First off, the Kindle Voyage has the same pixel density and screen size as the Kindle Paperwhite. Its 4GB storage and quoted battery life are also the same.

The Kindle Voyage also enjoys the addition of a front light, but here is where it outsteps the Paperwhite: it has an ambient light sensor that adjusts the light automatically to its surroundings so you can have the perfect reading setting and the light is both brighter and white than the Paperwhite’s equivalent.

The design of the Voyage is different as well. It’s a bit thinner and a bit lighter, weighing 180g compared to the Paperwhite’s 205g (or 217g for the 3G model). The Voyage’s screen is flush with the bezels and has a capacitive touch surface. It also has capacitive ‘PagePress’ buttons set into the bezels on either side of the screen that turn the page and give a little dig of haptic feedback when squeezed.

You lose the option of buying a 3G model like you can with the Paperwhite, but otherwise, the Voyage is the superior offering. We’re not sure it’s worth $140 extra, though.

Kindle Oasis

The range-topping Kindle Oasis has been updated for 2017 and it has a number of upgrades over the outgoing model. 

Chief among these is its larger 7in E-Ink display, which allows you to squeeze more words onscreen and keep the page turns to a minimum but that's not the only improvement. The new Oasis also has a sleeker, all-aluminium chassis and waterproofing. It’s rated at IPX8 (up to 2 metres, up to 60 minutes in fresh water), so all you bookworms who love to read in the bath or near the pool, can now do so without worrying too much.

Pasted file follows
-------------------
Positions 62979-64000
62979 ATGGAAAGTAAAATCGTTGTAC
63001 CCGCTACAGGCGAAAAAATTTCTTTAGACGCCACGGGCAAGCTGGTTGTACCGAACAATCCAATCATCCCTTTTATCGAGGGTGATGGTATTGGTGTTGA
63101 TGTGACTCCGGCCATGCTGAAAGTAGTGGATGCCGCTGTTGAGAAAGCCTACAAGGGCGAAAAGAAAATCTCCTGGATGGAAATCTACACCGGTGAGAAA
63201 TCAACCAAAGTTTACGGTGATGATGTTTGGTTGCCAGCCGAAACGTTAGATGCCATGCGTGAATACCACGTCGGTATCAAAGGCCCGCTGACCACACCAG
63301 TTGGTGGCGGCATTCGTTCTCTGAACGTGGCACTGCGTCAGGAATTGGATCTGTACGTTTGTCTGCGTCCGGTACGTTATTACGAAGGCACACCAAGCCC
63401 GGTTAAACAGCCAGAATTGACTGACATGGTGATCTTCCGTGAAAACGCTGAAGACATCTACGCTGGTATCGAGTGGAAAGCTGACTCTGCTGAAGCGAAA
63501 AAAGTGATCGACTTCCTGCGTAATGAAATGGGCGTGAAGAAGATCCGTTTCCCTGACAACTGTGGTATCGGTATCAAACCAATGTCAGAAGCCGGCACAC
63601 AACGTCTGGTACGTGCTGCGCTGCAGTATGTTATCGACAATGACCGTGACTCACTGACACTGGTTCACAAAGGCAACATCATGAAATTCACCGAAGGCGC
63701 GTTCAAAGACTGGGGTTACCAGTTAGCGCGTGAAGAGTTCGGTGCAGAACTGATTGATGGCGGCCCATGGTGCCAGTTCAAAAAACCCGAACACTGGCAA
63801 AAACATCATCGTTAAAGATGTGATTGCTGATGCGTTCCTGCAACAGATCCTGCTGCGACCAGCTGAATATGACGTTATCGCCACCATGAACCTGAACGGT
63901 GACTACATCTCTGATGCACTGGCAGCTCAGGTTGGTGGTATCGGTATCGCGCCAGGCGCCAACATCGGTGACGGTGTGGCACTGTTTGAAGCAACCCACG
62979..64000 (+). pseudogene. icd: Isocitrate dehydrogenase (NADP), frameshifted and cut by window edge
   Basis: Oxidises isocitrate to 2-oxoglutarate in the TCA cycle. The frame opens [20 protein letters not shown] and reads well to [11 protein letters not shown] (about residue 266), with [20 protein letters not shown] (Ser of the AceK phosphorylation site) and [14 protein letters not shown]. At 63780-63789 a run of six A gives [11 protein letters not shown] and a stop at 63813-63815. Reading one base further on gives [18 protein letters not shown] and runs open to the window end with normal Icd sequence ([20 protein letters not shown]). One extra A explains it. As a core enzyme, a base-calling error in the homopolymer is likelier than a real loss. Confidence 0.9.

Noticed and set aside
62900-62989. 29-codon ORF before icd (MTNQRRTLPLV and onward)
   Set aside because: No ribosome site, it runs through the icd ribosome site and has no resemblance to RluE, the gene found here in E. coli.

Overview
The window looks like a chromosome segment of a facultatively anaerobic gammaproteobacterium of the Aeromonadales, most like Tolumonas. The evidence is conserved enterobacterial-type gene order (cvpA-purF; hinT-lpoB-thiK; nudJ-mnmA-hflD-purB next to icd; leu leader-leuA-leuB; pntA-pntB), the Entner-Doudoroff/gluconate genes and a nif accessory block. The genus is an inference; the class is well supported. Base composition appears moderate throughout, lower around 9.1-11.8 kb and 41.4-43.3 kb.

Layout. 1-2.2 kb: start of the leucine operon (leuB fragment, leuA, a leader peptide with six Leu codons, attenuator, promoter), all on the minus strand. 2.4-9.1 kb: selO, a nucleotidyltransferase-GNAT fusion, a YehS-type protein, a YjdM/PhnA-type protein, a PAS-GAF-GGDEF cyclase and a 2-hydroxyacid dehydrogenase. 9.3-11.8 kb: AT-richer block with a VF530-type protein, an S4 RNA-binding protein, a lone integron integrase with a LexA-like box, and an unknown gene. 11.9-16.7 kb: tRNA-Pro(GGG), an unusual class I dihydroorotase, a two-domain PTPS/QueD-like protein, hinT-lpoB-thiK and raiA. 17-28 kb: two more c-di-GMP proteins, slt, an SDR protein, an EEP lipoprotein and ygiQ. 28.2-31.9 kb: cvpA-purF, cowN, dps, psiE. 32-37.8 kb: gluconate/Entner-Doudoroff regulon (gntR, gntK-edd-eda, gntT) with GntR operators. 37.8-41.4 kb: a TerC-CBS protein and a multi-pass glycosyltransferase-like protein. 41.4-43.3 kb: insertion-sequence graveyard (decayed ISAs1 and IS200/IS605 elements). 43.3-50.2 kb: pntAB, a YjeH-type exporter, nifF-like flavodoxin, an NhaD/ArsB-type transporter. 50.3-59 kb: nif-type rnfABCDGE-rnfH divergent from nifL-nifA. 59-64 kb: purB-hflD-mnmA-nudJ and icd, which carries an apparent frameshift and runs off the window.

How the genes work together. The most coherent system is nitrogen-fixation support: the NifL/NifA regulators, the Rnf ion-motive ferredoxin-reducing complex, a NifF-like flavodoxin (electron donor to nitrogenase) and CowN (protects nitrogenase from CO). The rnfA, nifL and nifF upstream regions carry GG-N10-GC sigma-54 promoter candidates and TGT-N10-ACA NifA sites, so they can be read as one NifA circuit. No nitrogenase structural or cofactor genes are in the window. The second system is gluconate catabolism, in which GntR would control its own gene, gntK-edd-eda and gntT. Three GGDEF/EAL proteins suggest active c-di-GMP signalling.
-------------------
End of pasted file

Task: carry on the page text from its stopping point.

The new Oasis also debuts a brand new feature: Audible audiobook synchronisation. If you own both the Kindle ebook and audiobook editions of the same title, this allows you to flick between the two seamlessly, with Bluetooth connectivity on the Oasis taking care of audio playback via wireless headphones or speakers. 

This is, without a doubt, the nicest e-reader Amazon has ever made and it also addresses one of the biggest problems with the original Oasis – its lack of ambient light sensor. Now, if you go from a dark to a light room, the new Oasis will adapt automatically, so you don't have to adjust the brightness manually.

The new Oasis also has better battery life than the original and it retains many of the originals best features, too, including the handgrip on the back, the orientation sensor that lets you hold the reader left- or right-handed and customisable physical page turn buttons.

The main downside is the pricing: $389 for the 8GB Wi-Fi-only model, $429 for the 32GB version and $529 for the 3G and Wi-Fi model with 32GB.

That’s a pretty big price premium over the other models, but if you love your reading and you want the very best e-reader, there’s nothing that comes close.

This comparison is based on an article that originally appeared at alphr.com.